Human brain cells integrated into new-born rats

Scientists have successfully implanted and integrated human neurons into new-born rats.

Key facts

  • Studying of complex psychiatric disorders like schizophrenia and autism is difficult since animals do not experience them like people and human beings cannot be used for the research.
  • Human brain cells made using stem cells in perti dishes do not grow to the size of human neurons and their isolation from human body makes it difficult to study the symptoms of the neurological disorders.
  • These limitations are addressed by implanting and integrating a group of human brain cells called organoid into the brains of new-born rats.
  • Integration of human brain cells in new-born rats helps research psychiatric disorders and test treatment against them.
  • Only young rats are used for the implantation since brain stops developing after a certain age in rats. This limits how the implanted brain cells integrate.
  • The researchers found that the organoids can grow relatively large in young rats, covering about one-third of the rat’s brain.
  • The integration was tested by blowing air across the rats’ whiskers, which triggered electrical activity in the human neurons. This means that the human tissue in the brain was able to process the external stimulation of the rat’s body.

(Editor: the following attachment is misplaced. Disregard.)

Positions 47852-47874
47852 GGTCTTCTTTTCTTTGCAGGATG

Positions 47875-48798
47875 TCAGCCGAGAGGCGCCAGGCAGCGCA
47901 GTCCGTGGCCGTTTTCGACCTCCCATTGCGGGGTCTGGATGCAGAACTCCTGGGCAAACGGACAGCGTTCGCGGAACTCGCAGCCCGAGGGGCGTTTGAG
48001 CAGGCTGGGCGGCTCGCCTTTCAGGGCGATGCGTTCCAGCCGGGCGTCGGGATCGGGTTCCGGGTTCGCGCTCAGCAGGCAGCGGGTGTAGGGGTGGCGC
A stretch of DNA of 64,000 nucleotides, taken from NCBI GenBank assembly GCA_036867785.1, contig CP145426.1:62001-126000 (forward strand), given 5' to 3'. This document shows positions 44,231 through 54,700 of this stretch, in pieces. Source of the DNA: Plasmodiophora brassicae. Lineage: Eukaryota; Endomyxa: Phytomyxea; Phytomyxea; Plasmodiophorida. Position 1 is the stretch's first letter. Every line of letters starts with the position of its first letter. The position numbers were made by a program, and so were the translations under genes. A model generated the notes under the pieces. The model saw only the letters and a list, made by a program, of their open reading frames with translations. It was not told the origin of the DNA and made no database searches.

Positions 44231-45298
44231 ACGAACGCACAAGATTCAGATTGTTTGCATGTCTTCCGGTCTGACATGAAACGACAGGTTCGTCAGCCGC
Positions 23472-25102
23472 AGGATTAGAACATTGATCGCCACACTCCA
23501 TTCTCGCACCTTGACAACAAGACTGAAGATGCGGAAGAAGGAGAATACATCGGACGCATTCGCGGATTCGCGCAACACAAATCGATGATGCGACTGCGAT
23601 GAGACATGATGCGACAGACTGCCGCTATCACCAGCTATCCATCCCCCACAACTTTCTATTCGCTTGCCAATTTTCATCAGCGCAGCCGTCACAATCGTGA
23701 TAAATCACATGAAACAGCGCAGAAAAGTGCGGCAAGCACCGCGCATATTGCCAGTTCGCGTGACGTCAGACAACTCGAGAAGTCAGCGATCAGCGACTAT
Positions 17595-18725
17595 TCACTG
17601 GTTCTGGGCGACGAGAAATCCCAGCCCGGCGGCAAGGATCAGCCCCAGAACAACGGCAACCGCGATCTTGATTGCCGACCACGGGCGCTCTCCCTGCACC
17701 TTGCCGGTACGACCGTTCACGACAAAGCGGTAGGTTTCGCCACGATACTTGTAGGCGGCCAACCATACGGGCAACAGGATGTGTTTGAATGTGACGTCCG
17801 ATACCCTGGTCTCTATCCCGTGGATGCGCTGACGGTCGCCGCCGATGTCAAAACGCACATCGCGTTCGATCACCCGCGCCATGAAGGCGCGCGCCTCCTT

• The researchers also tested and concluded that the implanted human neuron can send signals back to the rat’s body.
  • The technique was recently used to study the Timothy Syndrome. The researchers found that organoids made using brain cells of patients with Timothy Syndrome grew more slowly and displayed less electrical activity than those from healthy people.
  • This study will play a major role in improving the current understanding about human brain development and neurodevelopment disorders.
  • However, implanted neurons did not replicate the key features of the developing human brain.
  • The implantation of human neurons in rats does not make them more human-like because of the limitations on how deeply these neurons integrate with the rat brain.
  • However, these barriers may not exist in species closely related to humans like primates and thus causes ethical concerns over progressing further into the experiment.



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